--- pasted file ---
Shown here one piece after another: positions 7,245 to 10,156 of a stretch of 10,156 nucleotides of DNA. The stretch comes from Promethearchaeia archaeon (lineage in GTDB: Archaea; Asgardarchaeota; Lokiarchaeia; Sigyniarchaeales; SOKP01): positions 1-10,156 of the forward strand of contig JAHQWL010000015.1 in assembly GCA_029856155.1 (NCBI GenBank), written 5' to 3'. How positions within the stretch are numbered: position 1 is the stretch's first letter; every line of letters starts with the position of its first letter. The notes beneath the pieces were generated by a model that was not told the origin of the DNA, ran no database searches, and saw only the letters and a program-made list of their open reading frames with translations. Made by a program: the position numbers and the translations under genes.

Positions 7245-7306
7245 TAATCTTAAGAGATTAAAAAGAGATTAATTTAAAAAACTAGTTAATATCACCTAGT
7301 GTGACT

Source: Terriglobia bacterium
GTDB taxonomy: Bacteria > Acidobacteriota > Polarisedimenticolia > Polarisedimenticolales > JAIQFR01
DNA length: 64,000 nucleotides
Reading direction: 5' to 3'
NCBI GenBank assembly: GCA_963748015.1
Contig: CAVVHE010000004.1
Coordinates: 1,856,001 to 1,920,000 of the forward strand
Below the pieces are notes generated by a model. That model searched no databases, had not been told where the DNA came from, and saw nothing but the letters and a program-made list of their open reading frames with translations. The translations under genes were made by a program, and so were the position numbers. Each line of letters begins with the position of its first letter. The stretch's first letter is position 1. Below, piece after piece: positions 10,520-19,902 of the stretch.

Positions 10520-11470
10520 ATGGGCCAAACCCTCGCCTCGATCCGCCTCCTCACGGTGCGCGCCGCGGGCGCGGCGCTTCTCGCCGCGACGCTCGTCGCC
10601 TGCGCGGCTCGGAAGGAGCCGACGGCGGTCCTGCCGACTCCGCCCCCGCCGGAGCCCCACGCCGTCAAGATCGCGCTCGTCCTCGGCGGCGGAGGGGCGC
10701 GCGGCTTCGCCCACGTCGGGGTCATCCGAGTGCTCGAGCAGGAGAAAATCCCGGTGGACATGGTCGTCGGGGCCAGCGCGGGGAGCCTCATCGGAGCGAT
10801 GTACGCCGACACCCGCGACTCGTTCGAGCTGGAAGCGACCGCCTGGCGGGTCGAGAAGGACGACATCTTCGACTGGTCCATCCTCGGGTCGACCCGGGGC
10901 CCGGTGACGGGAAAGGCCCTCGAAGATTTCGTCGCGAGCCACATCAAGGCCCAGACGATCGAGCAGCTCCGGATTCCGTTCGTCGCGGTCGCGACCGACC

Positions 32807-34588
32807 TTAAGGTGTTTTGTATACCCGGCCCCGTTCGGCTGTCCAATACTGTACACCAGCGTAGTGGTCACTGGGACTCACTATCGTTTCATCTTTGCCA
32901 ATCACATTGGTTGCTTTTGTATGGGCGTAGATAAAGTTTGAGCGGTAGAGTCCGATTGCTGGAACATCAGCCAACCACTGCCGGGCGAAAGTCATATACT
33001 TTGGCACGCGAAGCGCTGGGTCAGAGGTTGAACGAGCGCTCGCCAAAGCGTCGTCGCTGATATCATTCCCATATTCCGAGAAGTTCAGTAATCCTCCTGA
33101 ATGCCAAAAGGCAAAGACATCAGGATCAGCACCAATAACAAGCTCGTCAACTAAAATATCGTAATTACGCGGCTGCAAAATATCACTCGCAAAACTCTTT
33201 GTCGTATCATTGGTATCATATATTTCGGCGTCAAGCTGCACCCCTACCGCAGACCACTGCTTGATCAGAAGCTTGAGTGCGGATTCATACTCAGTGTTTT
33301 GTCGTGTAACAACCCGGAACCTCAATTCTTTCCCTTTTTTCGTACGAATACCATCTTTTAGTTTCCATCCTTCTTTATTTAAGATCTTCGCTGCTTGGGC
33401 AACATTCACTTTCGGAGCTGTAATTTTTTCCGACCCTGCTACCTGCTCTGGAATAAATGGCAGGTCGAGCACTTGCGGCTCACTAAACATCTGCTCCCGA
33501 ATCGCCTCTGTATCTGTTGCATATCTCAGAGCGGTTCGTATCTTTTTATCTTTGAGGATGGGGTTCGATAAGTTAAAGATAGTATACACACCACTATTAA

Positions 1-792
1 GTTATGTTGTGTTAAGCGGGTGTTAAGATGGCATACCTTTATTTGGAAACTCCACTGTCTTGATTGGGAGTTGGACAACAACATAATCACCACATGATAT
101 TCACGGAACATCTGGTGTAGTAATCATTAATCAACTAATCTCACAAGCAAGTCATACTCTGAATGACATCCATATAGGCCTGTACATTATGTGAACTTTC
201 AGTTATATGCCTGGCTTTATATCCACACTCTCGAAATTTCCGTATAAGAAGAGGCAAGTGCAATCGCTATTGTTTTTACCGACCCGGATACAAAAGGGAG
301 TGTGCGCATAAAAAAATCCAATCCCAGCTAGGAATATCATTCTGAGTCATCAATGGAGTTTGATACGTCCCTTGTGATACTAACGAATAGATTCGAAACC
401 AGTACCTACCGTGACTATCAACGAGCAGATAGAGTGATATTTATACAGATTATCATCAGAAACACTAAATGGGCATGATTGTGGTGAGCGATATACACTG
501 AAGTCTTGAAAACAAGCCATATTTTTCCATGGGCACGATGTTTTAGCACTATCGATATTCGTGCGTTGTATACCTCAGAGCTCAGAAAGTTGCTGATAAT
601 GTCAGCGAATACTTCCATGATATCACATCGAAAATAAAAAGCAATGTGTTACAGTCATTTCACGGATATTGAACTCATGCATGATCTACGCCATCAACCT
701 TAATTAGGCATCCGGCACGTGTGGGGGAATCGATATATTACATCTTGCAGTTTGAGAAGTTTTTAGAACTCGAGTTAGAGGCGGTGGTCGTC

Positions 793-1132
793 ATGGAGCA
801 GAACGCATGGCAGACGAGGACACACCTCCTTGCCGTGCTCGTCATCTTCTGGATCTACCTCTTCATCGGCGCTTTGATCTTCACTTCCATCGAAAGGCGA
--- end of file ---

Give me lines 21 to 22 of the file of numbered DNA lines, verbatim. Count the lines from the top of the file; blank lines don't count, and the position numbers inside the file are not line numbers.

32901 ATCACATTGGTTGCTTTTGTATGGGCGTAGATAAAGTTTGAGCGGTAGAGTCCGATTGCTGGAACATCAGCCAACCACTGCCGGGCGAAAGTCATATACT
33001 TTGGCACGCGAAGCGCTGGGTCAGAGGTTGAACGAGCGCTCGCCAAAGCGTCGTCGCTGATATCATTCCCATATTCCGAGAAGTTCAGTAATCCTCCTGA